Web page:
Berkeley artist takes over 1078 Gallery with water
Chico, CA 95928
Imagine yourself sitting by a lake, at night, listening to the sound of little waves lapping repeatedly at the shore and watching the reflection of the moon break up into sparkling, moving pieces on the lake’s surface.
It’s beautiful and calming, and somewhat mysterious—and it’s very similar to some of the sensations evoked by the visual art of Kimberlee Koym-Murteira.
Only, Koym-Murteira creates the sensation of what the moon and rippling water do naturally through total artifice—with walk-through installations that incorporate video (of mundane household tasks such as making a bed) and very creatively utilized ordinary household items such as plastic bags and bottles, pegboard and glass jars, plus light, water and sound.
The 38-year-old ex-Texan spoke recently by phone from the Berkeley home she shares with her illustrator husband and their 3-year-old daughter about her upcoming show at 1078 Gallery, Fractured Translucence. The site-specific exhibit will feature, among other things, in the center of the gallery floor, a three-sided installation—constructed of 8-by-8-foot panels made of liquid-filled plastic bags—that gallery-goers can walk into and out of.
“As people enter the space, they’ll experience different layers of translucence,” offered Koym-Murteira, who will use a projection system to project colors and light through the bags of liquid, accompanied by the sound of water. “I think of it as a big shower curtain. It’s a shower stall that’s three-sided. It’s a horrible way to describe it, but it’s also a good metaphor because I’m trying to create private space that people can enter.”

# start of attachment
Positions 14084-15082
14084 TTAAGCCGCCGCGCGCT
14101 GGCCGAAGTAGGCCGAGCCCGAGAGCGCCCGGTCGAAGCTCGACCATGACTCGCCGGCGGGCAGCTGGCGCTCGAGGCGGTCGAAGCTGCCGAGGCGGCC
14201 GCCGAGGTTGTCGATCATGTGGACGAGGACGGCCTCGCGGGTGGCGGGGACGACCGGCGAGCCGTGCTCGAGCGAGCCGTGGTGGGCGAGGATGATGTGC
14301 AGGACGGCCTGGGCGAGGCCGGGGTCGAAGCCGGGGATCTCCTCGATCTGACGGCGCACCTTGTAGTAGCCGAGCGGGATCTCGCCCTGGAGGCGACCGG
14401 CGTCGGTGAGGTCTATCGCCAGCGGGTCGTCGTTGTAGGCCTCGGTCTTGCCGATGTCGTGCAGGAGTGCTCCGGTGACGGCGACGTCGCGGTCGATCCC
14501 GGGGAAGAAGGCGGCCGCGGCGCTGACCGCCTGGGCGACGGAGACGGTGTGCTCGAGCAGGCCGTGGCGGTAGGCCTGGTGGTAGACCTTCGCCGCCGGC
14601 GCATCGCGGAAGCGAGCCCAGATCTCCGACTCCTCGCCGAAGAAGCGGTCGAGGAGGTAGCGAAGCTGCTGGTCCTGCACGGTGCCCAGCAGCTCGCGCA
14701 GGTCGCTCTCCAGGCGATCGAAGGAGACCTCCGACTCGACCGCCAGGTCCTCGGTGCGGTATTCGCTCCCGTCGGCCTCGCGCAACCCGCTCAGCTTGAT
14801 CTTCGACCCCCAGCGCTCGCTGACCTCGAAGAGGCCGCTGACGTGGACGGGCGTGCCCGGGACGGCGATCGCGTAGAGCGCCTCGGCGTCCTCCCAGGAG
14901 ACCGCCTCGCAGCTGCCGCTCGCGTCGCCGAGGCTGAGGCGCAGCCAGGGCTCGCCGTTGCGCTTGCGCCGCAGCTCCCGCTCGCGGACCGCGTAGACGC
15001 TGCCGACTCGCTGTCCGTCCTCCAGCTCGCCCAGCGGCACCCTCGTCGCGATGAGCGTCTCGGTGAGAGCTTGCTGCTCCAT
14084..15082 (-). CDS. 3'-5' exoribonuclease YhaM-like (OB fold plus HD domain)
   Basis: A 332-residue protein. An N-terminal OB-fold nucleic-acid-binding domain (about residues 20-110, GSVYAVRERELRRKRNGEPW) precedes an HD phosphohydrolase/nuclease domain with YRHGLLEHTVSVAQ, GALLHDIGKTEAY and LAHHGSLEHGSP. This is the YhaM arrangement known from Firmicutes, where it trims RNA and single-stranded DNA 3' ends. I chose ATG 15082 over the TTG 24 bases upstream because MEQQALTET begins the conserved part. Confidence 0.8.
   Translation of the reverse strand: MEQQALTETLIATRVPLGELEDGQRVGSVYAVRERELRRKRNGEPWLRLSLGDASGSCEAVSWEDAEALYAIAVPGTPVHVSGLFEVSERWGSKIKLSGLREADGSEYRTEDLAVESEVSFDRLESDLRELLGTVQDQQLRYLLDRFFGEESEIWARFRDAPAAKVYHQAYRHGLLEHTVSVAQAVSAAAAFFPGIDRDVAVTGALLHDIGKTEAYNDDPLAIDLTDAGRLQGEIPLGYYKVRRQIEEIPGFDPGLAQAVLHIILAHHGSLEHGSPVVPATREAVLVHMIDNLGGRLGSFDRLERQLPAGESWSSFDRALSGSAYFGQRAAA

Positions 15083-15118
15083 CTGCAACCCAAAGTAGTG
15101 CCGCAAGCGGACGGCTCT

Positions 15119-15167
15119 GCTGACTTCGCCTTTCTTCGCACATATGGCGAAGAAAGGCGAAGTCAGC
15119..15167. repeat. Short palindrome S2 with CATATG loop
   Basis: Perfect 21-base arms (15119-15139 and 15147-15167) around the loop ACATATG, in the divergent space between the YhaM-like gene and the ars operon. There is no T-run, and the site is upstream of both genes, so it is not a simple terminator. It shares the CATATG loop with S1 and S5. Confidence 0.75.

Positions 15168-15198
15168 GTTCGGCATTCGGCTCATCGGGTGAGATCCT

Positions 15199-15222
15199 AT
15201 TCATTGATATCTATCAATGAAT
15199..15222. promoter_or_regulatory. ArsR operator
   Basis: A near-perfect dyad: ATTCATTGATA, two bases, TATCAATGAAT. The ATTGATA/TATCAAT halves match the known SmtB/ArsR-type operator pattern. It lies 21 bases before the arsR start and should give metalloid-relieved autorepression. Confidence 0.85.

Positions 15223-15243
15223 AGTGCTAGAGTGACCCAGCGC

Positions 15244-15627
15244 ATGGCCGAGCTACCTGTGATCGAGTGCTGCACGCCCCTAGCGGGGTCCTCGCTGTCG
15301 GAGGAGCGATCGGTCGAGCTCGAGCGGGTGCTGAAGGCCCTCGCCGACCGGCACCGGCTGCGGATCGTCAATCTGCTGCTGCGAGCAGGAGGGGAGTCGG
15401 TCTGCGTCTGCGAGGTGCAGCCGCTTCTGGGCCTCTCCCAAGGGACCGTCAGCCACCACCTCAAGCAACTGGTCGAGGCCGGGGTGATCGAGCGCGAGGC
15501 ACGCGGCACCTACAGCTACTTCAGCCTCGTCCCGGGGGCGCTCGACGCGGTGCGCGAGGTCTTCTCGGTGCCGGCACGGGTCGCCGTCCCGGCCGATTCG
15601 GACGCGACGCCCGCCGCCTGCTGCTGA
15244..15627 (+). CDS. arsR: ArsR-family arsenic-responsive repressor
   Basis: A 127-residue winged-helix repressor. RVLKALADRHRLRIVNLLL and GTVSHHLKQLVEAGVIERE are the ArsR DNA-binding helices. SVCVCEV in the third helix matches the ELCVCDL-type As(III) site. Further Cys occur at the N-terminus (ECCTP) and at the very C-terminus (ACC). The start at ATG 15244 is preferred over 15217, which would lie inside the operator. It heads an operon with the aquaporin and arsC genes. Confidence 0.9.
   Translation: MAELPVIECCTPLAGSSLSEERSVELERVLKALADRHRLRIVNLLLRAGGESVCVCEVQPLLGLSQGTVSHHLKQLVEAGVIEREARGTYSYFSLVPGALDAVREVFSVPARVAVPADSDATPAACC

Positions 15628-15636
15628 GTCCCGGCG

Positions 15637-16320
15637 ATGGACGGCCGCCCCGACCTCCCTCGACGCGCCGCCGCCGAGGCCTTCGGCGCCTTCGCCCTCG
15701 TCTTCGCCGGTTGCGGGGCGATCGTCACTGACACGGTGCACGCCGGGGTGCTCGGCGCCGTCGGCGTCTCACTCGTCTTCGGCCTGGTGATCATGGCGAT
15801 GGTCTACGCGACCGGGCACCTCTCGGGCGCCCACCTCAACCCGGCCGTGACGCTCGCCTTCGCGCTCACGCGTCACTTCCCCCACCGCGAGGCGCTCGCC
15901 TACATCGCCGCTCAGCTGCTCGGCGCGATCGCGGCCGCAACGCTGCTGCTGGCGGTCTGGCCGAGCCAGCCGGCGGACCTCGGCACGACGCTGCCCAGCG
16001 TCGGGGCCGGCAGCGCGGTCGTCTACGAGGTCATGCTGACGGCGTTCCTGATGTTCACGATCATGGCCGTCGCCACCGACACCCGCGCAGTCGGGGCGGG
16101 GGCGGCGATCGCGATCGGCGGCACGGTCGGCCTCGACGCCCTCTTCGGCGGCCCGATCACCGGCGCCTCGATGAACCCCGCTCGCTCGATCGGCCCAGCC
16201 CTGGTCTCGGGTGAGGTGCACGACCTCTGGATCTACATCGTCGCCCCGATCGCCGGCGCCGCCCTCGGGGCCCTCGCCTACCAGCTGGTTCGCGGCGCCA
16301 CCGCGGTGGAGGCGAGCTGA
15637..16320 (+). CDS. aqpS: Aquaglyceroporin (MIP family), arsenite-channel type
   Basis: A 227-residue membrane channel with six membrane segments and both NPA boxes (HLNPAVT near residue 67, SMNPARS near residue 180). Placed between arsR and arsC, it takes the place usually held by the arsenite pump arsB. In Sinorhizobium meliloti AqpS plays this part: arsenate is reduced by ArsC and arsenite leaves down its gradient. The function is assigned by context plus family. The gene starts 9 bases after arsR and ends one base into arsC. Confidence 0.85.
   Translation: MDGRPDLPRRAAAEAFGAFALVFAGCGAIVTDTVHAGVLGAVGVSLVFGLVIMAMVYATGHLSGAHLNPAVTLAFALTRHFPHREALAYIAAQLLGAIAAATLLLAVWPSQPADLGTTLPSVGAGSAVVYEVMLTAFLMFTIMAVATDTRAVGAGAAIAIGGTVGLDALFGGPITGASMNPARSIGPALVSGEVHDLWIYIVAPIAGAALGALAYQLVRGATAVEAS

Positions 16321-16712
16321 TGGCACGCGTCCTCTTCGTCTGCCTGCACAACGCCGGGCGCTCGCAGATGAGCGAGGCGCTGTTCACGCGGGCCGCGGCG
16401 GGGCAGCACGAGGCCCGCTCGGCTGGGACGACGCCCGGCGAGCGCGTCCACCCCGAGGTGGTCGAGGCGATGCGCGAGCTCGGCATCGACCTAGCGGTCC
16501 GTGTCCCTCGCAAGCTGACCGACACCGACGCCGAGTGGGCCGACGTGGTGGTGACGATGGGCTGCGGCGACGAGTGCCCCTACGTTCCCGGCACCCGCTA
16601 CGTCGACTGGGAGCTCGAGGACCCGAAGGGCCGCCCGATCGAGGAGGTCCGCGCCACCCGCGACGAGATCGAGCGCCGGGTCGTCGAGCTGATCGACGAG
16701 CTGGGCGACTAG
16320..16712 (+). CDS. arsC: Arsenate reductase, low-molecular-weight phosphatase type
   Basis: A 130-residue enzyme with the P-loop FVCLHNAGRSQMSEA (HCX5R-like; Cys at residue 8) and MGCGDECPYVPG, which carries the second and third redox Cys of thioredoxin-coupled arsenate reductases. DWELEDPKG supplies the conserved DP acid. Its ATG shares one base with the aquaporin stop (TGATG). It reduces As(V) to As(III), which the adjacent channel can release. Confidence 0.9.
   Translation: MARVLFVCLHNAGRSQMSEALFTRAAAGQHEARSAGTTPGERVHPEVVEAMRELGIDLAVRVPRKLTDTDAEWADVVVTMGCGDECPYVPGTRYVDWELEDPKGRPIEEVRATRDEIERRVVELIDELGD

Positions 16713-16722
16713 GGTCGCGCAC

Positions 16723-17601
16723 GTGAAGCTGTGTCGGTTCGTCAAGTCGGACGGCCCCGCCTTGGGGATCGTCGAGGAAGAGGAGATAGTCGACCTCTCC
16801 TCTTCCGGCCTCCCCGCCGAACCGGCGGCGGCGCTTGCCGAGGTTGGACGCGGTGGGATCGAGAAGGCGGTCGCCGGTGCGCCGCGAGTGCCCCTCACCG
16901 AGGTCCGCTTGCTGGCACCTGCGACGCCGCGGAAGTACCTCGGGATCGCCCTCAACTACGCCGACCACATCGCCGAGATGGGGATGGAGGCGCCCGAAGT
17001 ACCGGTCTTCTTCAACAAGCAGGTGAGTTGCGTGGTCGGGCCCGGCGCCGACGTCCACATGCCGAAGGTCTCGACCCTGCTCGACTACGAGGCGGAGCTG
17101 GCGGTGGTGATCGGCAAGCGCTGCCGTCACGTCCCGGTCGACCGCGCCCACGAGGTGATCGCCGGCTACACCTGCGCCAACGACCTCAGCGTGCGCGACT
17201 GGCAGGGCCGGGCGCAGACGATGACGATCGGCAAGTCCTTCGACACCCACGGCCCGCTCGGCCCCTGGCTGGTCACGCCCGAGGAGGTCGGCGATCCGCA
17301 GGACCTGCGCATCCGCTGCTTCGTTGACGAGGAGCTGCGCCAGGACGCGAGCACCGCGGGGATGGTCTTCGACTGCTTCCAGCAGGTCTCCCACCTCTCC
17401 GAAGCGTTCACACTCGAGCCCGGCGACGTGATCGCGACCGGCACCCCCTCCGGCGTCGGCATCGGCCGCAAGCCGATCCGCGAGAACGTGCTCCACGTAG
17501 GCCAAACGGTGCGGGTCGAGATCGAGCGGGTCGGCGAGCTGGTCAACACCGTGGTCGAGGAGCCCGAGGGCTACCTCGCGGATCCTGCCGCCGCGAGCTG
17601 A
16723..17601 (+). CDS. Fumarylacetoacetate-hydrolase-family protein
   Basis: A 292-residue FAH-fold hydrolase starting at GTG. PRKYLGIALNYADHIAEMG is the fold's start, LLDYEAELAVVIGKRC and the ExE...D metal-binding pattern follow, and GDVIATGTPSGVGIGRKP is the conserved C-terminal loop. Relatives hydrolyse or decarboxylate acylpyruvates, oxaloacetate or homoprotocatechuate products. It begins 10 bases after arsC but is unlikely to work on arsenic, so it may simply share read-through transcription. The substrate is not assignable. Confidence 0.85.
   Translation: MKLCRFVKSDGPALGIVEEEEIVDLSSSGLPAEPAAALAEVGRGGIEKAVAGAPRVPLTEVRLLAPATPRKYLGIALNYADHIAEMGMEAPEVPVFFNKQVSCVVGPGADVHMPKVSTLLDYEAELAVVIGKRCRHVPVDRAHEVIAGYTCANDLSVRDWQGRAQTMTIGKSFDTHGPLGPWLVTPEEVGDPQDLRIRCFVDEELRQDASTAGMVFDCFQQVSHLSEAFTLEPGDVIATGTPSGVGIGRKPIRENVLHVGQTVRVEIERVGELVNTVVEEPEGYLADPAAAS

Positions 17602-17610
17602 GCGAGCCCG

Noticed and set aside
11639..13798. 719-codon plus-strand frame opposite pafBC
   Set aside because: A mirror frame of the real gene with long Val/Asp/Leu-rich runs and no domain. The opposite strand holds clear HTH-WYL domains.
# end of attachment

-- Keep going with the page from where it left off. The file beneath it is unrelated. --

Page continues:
She likens the appeal of her work to “a baby watching a rainstorm or the reflections on the window when it’s raining.”
“It’s the power of natural phenomena, you know—it has the same pull on you all the time,” said Koym-Murteira. “I have a fascination with wonderment and things of beauty that never lose their presence. The irony is that I am trying to do it with plastic bags. [Fractured translucence] is a theme that’s been going on [for me] since I used to be a painter and set designer.”
In the 1990s, Koyem-Murteira worked on sets for theater, television and Hollywood feature films such as Courage Under Fire and Ace Ventura: When Nature Calls.
“Sitting on the set, I became frustrated,” she said, explaining her move away from set design and toward expressing her own artistic vision. “I was trying to get somewhere to have my own voice heard.”
Oakland’s Mills College, where she received her MFA in studio art in 2007, was where Koym-Murteira “got into the power of materials” and found that she could have “so much to say with just a simple object. It opened up a new vein of exploration.
“I am having this troubled relationship with toxics in our environment,” Koym-Murteira continued, “and also the toxic things we do to ourselves by having too much to do in the day.” For her MFA show, Locket Machine, she explored the theme by showing a video of daily tasks projected through pegboard holes. “By showing [the video], I think I’m trying to get at how precious those [tasks] are compared to crazy life.
“I’m not really a Buddhist,” Koym-Murteira says, “but more and more, I think my artwork has that idea of Buddhism, or some kind of meditational aspect. … The sound of water bubbling—that sound is really nice. It’s relaxing.”